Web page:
I don’t care about the Z score so much – as the time in REM & Deep.

    • Elai

      I find it can’t the tell the difference between being half awake when you just lie in bed after waking up and REM. If you get up and start moving, it shows your awake.

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  • Question for you biohackers out there: is the headband transmitting bluetooth waves the whole time you have it on, or only once you’ve finished?? I’m a bit wary of wearing an antenna strapped above my frontal cortex for 7 hours a day following my experience with bluetooth headphones with a transmitter that sat right by my cerebellum. After a few long periods of wear, got some serious headaches, earaches, and grew sick.

    Anyone reporting issues with sleep disruption that could be attributed to the device itself?

    • Yaniv

      I know some signal is being sent the entire time. I don’t remember if it is bluetooth or RF for each of the versions. I am also curious if Dave is concerned about those.

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  • Dan

    Hello, I’ve found that I can only get about 30 minutes max of deep sleep, no matter what supplement or drug I take( I average 15-20 minutes a night. I work out pretty hard in the AM 6 days a week. The most effective things have been doxepin, and olanzapine. (tried 5htp, gaba, valerina, kavakava, etc). Is there another known way to bump up this number?

    • Dan, I have managed to increase my deep score from a sub 30 min average to about 50 minutes. 2 things seem to help the most. 1. No caffiene after 3:00p.m at all. I will still have very strong coffee in the mornings though.
      2. Workout intensity & frequency have increased.
      Alcohol seems to play havoc with my deep sleep. Sometimes helping – others hindering. 1 -2 standard drinks a 4 hours before bed seems to be good. A nightcap or more than 2 seems to be bad, unless I have a very significant amount.

      • Dan

        Thanks Michael. I do work out very hard, alternating powerlifting and HIIT cardio/accessory work sessions. If I do have a PM coffee it is before 3, but have seen no correlation in deep sleep times even when I do have afternoon java. I’ve only had alcohol once during this trial, and that was 3 IPAs in the late afternoon, and also no noticable impact to deep sleep.(Both my parents are poor sleepers as well…)

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  • Interesting article Dave. Lately I’ve been focussing on the longer term impacts of not getting enough sleep (rather than the nightly quality of my sleep). I’ve been recording my sleep over the course of a week and was able to develop a (basic) formula to calculate my actual sleep debt at any point in time. What I did then was to use some data on psych studies that looked at reaction speed vs. awake time and included this to determine my ‘% performance’ level at any point in time (right now I’m at about 55%, but it’s friday and I’ve had about 6hrs of sleep the last few nights which has bought it down a little).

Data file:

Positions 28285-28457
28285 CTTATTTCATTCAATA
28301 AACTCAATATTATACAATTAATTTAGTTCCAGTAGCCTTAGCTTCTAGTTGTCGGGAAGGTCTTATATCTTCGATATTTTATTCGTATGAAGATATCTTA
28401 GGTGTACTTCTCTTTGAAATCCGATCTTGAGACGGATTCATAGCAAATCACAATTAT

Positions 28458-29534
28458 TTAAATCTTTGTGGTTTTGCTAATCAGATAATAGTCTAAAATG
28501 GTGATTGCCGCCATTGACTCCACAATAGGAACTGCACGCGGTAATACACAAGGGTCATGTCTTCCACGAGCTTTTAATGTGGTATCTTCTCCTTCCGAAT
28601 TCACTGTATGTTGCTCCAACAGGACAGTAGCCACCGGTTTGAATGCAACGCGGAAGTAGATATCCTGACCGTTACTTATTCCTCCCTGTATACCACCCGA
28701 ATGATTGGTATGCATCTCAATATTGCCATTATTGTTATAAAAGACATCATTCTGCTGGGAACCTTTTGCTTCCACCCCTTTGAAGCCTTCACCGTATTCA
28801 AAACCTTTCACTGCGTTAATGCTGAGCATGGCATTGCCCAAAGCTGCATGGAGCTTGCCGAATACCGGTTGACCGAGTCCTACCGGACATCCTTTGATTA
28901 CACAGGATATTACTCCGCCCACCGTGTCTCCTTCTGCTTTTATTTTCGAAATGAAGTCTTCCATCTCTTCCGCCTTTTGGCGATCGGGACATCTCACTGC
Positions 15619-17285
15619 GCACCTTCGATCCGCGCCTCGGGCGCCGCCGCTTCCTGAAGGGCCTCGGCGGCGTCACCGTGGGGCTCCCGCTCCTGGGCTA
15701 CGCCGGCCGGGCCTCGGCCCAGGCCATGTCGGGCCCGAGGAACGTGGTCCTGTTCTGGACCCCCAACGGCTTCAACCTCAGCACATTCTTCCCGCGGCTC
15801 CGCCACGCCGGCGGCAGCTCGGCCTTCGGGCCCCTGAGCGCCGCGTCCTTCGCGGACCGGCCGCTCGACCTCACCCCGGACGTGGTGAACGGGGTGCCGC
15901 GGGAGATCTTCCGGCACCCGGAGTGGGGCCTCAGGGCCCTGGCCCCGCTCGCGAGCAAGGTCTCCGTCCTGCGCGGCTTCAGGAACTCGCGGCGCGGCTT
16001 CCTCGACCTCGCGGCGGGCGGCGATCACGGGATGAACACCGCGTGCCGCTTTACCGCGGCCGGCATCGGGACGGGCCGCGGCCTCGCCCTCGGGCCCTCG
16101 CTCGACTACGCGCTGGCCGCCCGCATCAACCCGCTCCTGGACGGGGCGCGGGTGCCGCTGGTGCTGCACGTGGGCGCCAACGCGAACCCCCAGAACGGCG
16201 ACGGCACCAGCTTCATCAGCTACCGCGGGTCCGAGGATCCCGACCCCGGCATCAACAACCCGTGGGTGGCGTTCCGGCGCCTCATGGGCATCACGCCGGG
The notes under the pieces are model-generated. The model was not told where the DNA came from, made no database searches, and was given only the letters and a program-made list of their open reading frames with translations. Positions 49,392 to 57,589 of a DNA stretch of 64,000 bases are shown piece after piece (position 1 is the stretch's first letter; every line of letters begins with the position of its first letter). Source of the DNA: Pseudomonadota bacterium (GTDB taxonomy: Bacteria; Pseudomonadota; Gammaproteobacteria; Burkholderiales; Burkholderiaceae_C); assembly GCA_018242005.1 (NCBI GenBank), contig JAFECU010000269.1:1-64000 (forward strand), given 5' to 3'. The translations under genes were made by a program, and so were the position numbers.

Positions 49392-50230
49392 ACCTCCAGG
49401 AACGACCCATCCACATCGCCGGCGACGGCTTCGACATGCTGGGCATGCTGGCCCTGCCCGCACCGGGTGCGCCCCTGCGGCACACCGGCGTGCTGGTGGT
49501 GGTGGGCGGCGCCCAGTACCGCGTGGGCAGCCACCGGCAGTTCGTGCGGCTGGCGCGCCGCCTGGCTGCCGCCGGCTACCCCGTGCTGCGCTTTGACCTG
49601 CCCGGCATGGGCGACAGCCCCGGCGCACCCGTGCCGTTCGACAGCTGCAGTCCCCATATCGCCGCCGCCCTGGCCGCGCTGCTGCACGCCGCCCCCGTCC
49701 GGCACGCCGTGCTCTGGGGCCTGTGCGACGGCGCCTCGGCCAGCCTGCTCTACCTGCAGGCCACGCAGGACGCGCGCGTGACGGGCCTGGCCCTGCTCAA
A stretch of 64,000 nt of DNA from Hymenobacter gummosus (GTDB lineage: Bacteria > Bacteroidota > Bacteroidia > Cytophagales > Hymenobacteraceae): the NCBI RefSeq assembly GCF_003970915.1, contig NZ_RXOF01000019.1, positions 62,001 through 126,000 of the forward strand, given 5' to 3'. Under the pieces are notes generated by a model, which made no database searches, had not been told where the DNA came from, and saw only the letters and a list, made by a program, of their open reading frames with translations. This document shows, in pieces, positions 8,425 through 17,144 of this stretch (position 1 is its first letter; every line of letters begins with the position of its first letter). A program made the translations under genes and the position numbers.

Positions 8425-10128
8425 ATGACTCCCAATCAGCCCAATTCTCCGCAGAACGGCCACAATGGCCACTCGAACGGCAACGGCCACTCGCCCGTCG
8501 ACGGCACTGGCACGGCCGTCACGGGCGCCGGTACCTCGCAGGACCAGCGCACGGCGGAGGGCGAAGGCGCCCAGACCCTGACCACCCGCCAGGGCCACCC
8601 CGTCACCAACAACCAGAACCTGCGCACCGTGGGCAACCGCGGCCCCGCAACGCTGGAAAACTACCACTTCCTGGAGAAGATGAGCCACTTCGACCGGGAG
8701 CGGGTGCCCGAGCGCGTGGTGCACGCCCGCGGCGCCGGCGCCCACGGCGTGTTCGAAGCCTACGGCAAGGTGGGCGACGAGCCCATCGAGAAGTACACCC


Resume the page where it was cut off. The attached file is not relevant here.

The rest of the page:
Next I’m planning on setting up a reaction speed test to provide a feedback loop and allows me to test my formula against what I really register. I’m particularly interested in how various foods/beverages/drugs impact on my performance levels. I’d like to put this online to get an idea of what other people register too.

    -Sam

    • Dave Asprey

      Check quantified-mind.com for some cool tools!

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  • alicia hatt

    Check out the Readiband by Fatigue Science. It is a wrist worn device that provides real time fatigue levels and updates. It is a complete fatigue risk management system and the only FDA approved and Scientifically validated device on market.

  • Terry Clark

    Now that the Zeo is gone, what do you recommend to track sleep cycles?

    • Joe Parisi

      I have had the same problem. I saw a few of them on Ebay for sale but do not want to purchase if its dead tech.

      • MotherGinger

        I bought one off of ebay. It works! Some people have had tech troubles just as some did before the company keeled over, but mine works, and I got my first readings this morning with no problem.

  • Travis

    Dave, what advice do you have now that ZEO have shut down?

  • Nate

    Any updates on your bloodwork and biomarkers from the sleep deprivation. Maybe if you had more sleep you would have remembered to come back and post them? Sorry! I had to!